13: Bangalore

by - January 20, 2014

Bangalore Palace
Bangalore Botanical Gardens
Of all of the places that we were due to visit in our time in India, Bangalore was the only one that our Indian friends had questioned as a tourist destination.  There was, however, no avoiding the city as the third most populous in India and therefore a major transport hub.  Willing to give it the benefit of the doubt, we decided to spend a day exploring the city, while staying in probably the best hotel so far – the Elanza.  Bangalore has achieved fame as a major economic power in India and as the hub of the nation’s computing and electronics industries.  After the chaos of Mumbai and the faded glory of Hyderabad (the first and fourth largest cities respectively), Bangalore actually seemed to be the most ‘normal’ that we had come across – yes, it was extremely busy, but the roads actually seemed clean and not so chaotic.

Blessings at the Bull Temple
With only a day to see such a large, spread out metropolis, we decided to hire a rickshaw for the day – it is possible to have a driver for about 5-6 hours for 1000 rupees – about £10.  We started by visiting the Botanical Gardens which happened to be preparing for their annual flower festival and were therefore very busy.  After paying a small entrance fee we were able to wander the grounds and enter the greenhouses – a pleasantly lush oasis in the midst of the big city.  Next up on our rickshaw tour was the bull temple, a Hindu temple dedicated to ‘Nandi’ the holy bull that was ridden by Shiva.  We were given a blessing inside by one of the priests – a red dot marked on the forehead.  By this stage we had been exposed far more to the Hindu religion than I had ever been before and the stories and gods were starting to fit in together – however it is definitely the most difficult religion I have come across to comprehend and understand and I am still none-the-wiser about many of the traditions.

Tipu’s Palace
From the bull temple we made our way to the Tipu Sultan’s palace.  We would be seeing a lot about this famous Indian sultan over the next few days as he was one of the last Indian rulers to fall to the British and is therefore worth a bit more explaining.  The son of another great ruler, Hyder Ali, Tipu Sultan was the king of the Mysore region with its base at the city of Seringapatam.  After the fall of Vijayanagara, Mysore became the major regional power and took part in four Anglo-Mysorean wars.  The first two of these wars were great successes for Tipu, however the third resulted in two of his sons being captured and the fourth resulted in his death on the walls of Seringapatam – more on that over the next few days.  Bangalore was not as important as the city of Mysore at the time, but was still a major city and therefore contained one of Tipu’s palaces – unfortunately the wooden structure has seen better days and the beautiful teak interior has lost a lot of its grandeur.  Opposite the palace is the city’s main market, used by residents to buy everything from fruit to flowers.  Our rickshaw driver came inside with us to show us around and, as with everywhere else in India, the locals all wanted to have their photos taken with their wares.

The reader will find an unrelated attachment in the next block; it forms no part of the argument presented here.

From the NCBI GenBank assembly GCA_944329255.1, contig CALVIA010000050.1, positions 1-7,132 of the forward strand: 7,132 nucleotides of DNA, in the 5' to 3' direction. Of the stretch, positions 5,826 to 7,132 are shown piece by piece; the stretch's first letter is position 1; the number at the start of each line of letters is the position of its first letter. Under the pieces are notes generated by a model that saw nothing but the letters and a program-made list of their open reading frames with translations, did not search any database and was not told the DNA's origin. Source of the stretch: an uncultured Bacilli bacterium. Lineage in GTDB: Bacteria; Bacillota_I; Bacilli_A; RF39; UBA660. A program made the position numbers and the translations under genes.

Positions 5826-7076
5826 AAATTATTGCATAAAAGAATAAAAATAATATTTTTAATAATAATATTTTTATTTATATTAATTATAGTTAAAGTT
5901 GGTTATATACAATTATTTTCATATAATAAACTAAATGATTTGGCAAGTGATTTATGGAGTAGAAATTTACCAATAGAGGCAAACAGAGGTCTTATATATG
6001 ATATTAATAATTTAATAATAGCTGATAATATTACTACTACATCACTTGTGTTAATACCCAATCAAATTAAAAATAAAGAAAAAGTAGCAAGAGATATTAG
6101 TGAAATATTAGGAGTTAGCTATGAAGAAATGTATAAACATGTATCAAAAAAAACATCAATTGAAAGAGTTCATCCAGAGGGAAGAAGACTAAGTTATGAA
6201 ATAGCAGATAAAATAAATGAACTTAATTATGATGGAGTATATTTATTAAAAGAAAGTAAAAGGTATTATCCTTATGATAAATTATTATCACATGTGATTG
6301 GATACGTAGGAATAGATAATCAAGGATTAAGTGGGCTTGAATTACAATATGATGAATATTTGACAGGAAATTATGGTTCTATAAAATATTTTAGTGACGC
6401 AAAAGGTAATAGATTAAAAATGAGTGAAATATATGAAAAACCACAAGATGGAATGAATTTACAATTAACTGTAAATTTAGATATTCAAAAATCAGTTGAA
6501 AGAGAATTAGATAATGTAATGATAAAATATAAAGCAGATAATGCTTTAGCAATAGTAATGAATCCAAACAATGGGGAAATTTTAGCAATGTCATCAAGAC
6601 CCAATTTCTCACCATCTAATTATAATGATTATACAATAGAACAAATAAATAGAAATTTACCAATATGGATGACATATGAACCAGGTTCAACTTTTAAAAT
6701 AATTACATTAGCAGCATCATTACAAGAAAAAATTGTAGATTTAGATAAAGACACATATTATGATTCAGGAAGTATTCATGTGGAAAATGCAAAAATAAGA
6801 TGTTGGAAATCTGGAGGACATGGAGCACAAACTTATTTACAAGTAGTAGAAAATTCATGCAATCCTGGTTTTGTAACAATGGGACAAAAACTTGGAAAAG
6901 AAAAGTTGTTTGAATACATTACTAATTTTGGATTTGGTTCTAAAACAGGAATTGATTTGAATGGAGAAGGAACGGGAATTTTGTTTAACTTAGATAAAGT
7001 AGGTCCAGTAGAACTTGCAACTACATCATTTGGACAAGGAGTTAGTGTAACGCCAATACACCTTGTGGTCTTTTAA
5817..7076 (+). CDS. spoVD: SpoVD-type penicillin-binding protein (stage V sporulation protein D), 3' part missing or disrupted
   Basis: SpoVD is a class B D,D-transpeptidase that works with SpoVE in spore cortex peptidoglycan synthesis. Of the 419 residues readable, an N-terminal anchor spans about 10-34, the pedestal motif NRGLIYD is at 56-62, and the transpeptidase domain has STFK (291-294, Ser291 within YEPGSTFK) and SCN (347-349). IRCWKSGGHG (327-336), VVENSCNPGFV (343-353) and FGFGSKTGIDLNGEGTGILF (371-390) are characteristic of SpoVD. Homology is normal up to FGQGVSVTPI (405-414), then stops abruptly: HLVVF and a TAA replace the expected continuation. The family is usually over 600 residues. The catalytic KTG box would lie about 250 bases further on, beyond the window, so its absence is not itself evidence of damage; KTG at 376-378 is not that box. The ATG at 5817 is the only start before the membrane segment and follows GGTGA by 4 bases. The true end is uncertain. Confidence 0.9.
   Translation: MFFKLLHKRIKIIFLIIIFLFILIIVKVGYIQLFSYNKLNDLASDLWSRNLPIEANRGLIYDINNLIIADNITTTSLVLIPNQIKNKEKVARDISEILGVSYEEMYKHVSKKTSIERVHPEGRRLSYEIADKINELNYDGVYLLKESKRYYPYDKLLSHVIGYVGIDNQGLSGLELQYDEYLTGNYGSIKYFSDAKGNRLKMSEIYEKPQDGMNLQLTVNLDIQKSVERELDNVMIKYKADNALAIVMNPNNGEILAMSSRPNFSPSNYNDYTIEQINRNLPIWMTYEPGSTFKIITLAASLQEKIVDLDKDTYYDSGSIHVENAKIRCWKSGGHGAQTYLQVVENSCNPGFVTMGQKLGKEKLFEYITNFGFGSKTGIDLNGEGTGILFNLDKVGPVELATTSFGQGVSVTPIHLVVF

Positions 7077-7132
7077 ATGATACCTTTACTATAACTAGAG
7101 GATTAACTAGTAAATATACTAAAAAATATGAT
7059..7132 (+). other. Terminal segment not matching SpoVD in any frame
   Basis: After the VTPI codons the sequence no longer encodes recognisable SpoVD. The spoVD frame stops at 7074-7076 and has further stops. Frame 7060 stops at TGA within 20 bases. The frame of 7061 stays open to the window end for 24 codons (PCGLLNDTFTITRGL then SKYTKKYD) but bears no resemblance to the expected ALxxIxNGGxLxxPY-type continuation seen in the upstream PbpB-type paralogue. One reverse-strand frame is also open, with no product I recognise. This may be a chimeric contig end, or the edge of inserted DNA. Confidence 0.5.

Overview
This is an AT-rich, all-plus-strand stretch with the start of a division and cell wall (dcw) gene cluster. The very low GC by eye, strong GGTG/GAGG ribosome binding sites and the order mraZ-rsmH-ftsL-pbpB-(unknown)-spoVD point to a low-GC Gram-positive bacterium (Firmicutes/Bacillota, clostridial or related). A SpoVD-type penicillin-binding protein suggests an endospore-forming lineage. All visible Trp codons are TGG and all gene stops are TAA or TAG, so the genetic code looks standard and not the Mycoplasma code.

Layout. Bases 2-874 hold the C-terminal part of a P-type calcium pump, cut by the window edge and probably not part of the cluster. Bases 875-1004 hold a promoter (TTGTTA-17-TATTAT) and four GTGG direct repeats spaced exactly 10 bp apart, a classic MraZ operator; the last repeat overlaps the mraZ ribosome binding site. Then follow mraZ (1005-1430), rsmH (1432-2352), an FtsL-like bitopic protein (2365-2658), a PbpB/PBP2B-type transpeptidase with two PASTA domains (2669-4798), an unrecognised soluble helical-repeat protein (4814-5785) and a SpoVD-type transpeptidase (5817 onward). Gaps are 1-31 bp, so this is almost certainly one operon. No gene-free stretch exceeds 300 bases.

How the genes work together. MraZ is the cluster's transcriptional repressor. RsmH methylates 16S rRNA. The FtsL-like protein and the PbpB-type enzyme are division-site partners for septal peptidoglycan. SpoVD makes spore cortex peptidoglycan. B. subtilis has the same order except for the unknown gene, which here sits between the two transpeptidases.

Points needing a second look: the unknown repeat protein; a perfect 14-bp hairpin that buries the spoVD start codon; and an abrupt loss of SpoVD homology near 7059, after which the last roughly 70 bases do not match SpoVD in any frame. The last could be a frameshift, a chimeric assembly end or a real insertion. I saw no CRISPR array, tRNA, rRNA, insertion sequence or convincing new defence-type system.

Bangalore Market - the flower section
Bangalore Legislative Assembly
We grabbed a bit of lunch and then made our way through the old colonial district.  Bangalore rose to prominence under the British and became its main administrative hub in the south, along with Madras (modern Chennai).  It was a popular place for officers to come and Winston Churchill is said to still have an unpaid tab at the Bangalore Club – I have never heard it used, but apparently ‘getting Bangalored’ is a more traditional British term for getting drunk.  The old colonial buildings have been added to by similarly styled Indian administrative buildings, including the main assembly for the state.  Our last stop of the day continued the history of the Tipu Sultan.  After his death at the turn of the 19th century, the British installed a different family as rulers of the region – the Wodeyar dynasty.  This family were puppets to the ruling British, but had grand palaces built for them – one at Bangalore and another at Mysore.  The Bangalore palace was supposedly based on Windsor Castle and was incredibly grand.  The current head of the Wodeyar house still owns the house but has opened it to the public – while all of the British puppet rulers lost their power after Indian independence, the majority were able to slot easily into positions of power in the new Indian government and the Wodeyars are no different to this.  The palace was being used for a ridiculously ostentatious wedding (which our angry rickshaw driver said was for corrupt politicians) and was therefore very busy.  Entrance was crazily expensive by Indian standards – about five times any other tourist sight, so we spent a long time walking around, listening to the free audio tour to squeeze out the most value from our visit. 

Inside Bangalore Palace
With that, we had finished our tour of Bangalore and stopped on the way back to the hotel at a few local shops for some souvenirs.  In the evening we found a Lonely Planet recommended steak restaurant – which in a country where the cow is sacred seemed to be too good to be true.  As I mentioned above, I still don’t understand many of the local traditions and the restaurant was full of local people eating big beef steaks – the first time I had seen beef served.  It had been a very good day and while we would probably have struggled to fill another day in Bangalore, our one day had been worthwhile.

You May Also Like